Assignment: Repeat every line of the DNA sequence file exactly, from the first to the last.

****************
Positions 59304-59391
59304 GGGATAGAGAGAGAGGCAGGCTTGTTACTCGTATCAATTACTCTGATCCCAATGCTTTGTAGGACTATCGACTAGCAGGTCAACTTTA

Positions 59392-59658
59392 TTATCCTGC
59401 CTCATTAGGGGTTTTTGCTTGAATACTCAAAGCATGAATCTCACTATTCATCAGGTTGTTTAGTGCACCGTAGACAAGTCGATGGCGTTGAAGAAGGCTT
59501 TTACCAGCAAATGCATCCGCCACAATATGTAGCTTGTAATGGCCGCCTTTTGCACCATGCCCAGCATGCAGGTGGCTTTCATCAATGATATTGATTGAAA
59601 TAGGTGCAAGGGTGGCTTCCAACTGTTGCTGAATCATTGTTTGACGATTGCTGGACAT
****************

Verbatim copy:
Positions 59304-59391
59304 GGGATAGAGAGAGAGGCAGGCTTGTTACTCGTATCAATTACTCTGATCCCAATGCTTTGTAGGACTATCGACTAGCAGGTCAACTTTA

Positions 59392-59658
59392 TTATCCTGC
59401 CTCATTAGGGGTTTTTGCTTGAATACTCAAAGCATGAATCTCACTATTCATCAGGTTGTTTAGTGCACCGTAGACAAGTCGATGGCGTTGAAGAAGGCTT
59501 TTACCAGCAAATGCATCCGCCACAATATGTAGCTTGTAATGGCCGCCTTTTGCACCATGCCCAGCATGCAGGTGGCTTTCATCAATGATATTGATTGAAA
59601 TAGGTGCAAGGGTGGCTTCCAACTGTTGCTGAATCATTGTTTGACGATTGCTGGACAT